35. Seedlings • Use fluorescent lights (cool white) • Four inches above the seedlings • Twelve to sixteen hours of light daily • “Harden off” plants from the garden center or those you have seeded is recommended prior to planting • Bring plants outdoors for part of the day to gradually adjust to wind and temperature fluctuations for one-two weeks

    36. Chemical Use in theCommunity Garden “A substance or mixture of substances intended to prevent, destroy, repel, or mitigate a pest, and a substance or mixture of substances intended for use as a plant regulator, defoliant, or desiccant.” Minnesota state law (18B.01 subd. 18) Definition of Pesticide

    37. Chemical Use in the Community Garden • Pesticides include: • Herbicides for weeds • Insecticides for insects • Fungicides for fungi • The label is the final authority on how you may legally use any pesticide • Read the label carefully and follow all directions • Many community gardens do not allow pesticides • Check your garden rules and ask questions before using any products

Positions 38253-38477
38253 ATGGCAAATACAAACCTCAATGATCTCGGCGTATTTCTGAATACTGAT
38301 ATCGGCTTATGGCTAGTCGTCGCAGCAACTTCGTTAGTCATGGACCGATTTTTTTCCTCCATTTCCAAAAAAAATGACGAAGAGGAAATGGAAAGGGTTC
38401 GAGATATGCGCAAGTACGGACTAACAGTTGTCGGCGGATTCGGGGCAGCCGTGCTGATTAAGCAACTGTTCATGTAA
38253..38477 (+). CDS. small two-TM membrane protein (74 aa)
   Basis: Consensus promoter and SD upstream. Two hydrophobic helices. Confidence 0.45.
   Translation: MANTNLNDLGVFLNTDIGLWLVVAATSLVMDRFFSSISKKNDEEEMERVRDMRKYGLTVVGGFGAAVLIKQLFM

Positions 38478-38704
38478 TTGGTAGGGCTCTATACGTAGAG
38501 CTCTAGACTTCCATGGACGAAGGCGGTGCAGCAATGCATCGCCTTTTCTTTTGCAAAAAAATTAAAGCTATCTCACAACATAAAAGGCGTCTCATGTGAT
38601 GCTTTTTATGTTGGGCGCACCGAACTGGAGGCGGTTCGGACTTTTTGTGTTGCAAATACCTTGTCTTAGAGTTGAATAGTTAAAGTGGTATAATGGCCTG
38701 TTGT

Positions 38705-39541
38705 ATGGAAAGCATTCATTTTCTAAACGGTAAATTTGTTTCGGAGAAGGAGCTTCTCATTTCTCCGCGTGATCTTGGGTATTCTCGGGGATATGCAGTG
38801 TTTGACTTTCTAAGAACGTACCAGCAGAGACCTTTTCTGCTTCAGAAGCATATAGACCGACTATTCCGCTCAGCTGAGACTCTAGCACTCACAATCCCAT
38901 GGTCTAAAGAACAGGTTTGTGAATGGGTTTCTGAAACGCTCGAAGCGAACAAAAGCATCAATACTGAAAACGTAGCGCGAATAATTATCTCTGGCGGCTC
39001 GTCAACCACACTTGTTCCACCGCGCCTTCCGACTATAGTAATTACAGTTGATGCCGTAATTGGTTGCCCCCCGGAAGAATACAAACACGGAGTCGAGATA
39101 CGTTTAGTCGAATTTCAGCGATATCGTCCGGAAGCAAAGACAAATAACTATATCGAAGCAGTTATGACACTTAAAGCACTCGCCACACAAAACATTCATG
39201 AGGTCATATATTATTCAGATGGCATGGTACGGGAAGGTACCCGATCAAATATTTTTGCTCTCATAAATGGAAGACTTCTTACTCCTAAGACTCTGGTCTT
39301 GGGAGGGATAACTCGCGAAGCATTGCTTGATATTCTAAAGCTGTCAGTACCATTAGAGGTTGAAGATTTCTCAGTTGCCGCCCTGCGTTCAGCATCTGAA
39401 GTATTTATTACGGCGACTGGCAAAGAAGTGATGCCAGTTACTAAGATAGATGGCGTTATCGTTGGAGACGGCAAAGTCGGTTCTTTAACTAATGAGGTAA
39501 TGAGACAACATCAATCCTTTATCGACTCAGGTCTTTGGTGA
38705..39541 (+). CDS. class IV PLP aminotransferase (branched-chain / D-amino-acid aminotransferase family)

38. Weed Management • Weeds in the community garden • Creates an undesirable appearance • May develop seeds that blow into neighboring plots • Compete with vegetables for space, water, and nutrients • Allowing weeds to overgrow may cause you to lose your plot • Manage weeds in your garden plot so you can be welcome back to the community garden the following season

    39. Weed Management • There are various options to manage weeds in your garden plot • Mulch • Hand pulling or hoeing • These methods may be prohibited in your garden • Synthetic herbicides • Read label carefully if allowed in the garden • Roto-tilling

    40. Weed Management • Mulch • Manages weeds • Conserves moisture • Moderates soil temperatures • Blocks soil splash • Adds organic matter